You’ve probably slid a blood pressure cuff onto an arm at least a few times in your life. You’ve also probably had a doctor time your pulse while at a check-up. There are lots of numbers that can tell you a something about your health, but two of the most common are resting heart rate (RHR) and blood pressure.
You might know a little about these two components of heart health, but it’s hard to keep every test and reading straight. Andrew Freeman, MD, a cardiologist and director of Cardiovascular Prevention and Wellness at National Jewish Health in Denver, Colorado, breaks down exactly what those two seemingly-similar readings are, and why they’re so important.
What Is Resting Heart Rate (RHR)?
Resting heart rate can also be referred to as “pulse,” says Freeman, and it’s a measurement that indicates how efficiently your heart is working. “It’s simply a marker of how many times per minute your heart is pumping blood,” he explains. “It’s also a number that responds the fastest to an increase in demand on the heart, like if you have a fever or start to exercise.”
The “normal” range for an average heart is between 60 and 100. “Resting heart rate is never constant, although it typically falls somewhere in the 60s or 70s,” Freeman explains. “Elite athletes might have a slower RHR in the 30s or upper 40s.” Doctors can also use your resting heart rate to get a sense if your heart might be straining too much, due to illness or another stressor, or it’s not working hard enough, and then recommend clinical tests, such as an electrocardiogram, or EKG, to check for underlying health conditions.
How to measure: Keep track of your RHR overtime in your Fitbit app with a PurePulse-enabled Fitbit tracker, like the Fitbit Alta HR, Fitbit Charge 2, or Fitbit Blaze. Or you can measure it manually: Take your pulse for 15 seconds, either at the wrist or alongside the windpipe. Multiply that number by 4.
What Is Blood Pressure?
Blood pressure is a measurement of the force acting upon the walls of your arteries, which is why “high blood pressure” is referred to as hypertension. The measurement is taken in two numbers: systolic blood pressure / diastolic blood pressure. “You’re measuring the peak blood pressure when the heart squeezes,” Freeman explains.
A normal reading is roughly 120/80 or a bit lower, and that top number is what’s most commonly in flux. “We start to get concerned when that number is in the 130s, and think about treatment when it’s above 140,” says Freeman. “We’re not exactly sure why blood pressure rises, but we do know the risk factors. Sedentary lifestyle, too much salt and too much stress can all increase those numbers.” Additionally, although some might experience mild symptoms, like headaches, hypertension is often called “the silent killer,” because symptoms are usually nonexistent—that’s why it’s important to check that number regularly.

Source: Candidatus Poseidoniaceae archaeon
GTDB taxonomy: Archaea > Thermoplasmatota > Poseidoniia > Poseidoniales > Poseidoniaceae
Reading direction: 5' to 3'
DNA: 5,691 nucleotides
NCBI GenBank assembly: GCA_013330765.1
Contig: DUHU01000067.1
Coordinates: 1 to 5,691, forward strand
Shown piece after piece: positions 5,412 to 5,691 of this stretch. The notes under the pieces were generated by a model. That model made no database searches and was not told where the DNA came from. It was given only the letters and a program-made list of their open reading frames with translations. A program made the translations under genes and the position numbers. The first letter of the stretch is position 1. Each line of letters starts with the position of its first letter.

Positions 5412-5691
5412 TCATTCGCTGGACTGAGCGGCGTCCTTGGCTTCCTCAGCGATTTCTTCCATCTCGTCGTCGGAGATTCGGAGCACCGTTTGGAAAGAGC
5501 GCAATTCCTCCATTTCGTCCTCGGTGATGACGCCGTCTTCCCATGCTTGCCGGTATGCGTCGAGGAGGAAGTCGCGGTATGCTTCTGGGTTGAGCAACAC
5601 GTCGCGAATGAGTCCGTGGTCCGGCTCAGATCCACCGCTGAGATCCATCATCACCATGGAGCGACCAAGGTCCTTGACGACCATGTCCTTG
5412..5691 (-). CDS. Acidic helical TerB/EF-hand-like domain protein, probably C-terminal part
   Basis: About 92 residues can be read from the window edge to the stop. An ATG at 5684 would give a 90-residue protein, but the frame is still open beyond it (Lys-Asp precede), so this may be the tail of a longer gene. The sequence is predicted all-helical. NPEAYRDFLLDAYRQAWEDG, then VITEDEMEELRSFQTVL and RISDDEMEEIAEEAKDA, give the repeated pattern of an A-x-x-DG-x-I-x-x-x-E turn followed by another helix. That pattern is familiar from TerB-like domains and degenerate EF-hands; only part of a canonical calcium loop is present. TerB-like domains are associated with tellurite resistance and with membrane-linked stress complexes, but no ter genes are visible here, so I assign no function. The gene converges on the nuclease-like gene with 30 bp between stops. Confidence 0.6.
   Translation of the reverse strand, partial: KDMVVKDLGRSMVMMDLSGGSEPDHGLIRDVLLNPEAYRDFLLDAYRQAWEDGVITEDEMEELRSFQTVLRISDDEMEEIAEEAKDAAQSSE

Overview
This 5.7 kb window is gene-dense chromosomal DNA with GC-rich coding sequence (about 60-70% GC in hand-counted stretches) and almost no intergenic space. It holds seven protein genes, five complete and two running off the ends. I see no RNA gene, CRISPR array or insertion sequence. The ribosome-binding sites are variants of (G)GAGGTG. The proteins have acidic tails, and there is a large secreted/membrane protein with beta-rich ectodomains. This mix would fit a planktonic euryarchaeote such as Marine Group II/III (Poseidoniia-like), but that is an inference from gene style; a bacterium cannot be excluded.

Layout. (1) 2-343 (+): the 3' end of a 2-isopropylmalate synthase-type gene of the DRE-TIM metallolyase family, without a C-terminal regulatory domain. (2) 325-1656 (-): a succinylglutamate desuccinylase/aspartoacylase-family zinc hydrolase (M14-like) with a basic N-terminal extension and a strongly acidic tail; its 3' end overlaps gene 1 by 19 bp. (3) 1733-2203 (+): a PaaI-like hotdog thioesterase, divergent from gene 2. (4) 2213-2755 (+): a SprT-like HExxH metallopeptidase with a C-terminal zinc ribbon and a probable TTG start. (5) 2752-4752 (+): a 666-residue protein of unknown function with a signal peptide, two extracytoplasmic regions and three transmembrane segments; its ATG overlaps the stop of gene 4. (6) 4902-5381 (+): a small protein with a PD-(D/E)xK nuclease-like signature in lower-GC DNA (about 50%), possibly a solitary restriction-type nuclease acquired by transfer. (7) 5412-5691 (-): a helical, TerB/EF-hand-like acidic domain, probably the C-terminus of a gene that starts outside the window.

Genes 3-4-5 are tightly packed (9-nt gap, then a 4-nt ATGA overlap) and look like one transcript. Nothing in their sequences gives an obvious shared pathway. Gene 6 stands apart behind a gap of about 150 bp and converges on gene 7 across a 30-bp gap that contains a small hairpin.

How to measure: Every few months or so, get a new reading. In addition to the doctor’s office, some pharmacies offer blood pressure readings. Cuffs can also be purchased for at-home readings.
How to Have Healthy Heart Numbers
Since the heart is involved in nearly all bodily functions, it’s important to keep that hard-working muscle primed and healthy. Freeman says experts have discovered four ways to positively impact your cardiovascular function:
#1: Diet. An “unprocessed plant-based diet” is the best way to eat for a healthy heart, says Freeman. Reduce the amount of fatty foods in your diet, and increase the amount of plant-based foods, like fruits, vegetables, nuts, seeds, legumes and whole grains. “Most of us aren’t nearly eating the fruits and vegetables we should be,” says Freeman.
#2: Exercise. Your heart needs to pump to get healthier, and this means “30 minutes of brisk activity a day,” says Freeman. “It doesn’t matter what age you are. Get moving, in a way that you’re mildly short of breath for at least a half hour.”
#3: Unwind. Stress is unavoidable: work gets crazy, the kids are sick, you fight with your best friend. And that stress will tax your heart, raise your blood pressure and put you at risk for various cardiovascular conditions. “Focus on 30 minutes a day of mindful practice, whether that’s meditating, praying, or reading,” he says. “Whatever helps you relax and unwind.”
#4: Support. The heart represents love, which is a good way to remember that you need to focus on people and relationships to have the healthiest cardiac functioning. “We’re not totally sure why, but those who don’t have love and support, and those who suffer from loneliness, tend to have poor outcomes,” says Freeman. Make sure to spend time with loved ones, make new friends, and join into the community.
It’s important to have a lot of awareness when it comes to your body, both in the impact of your actions and ways to counteract everyday stressors. Monitor your key health metrics, add simple positive habits into your lifestyle, and you’re already on your way to a much healthier heart.
This information is for educational purposes only and is not intended as a substitute for medical diagnosis or treatment. You should not use this information to diagnose or treat a health problem or condition. Always check with your doctor before changing your diet, altering your sleep habits, taking supplements, or starting a new fitness routine.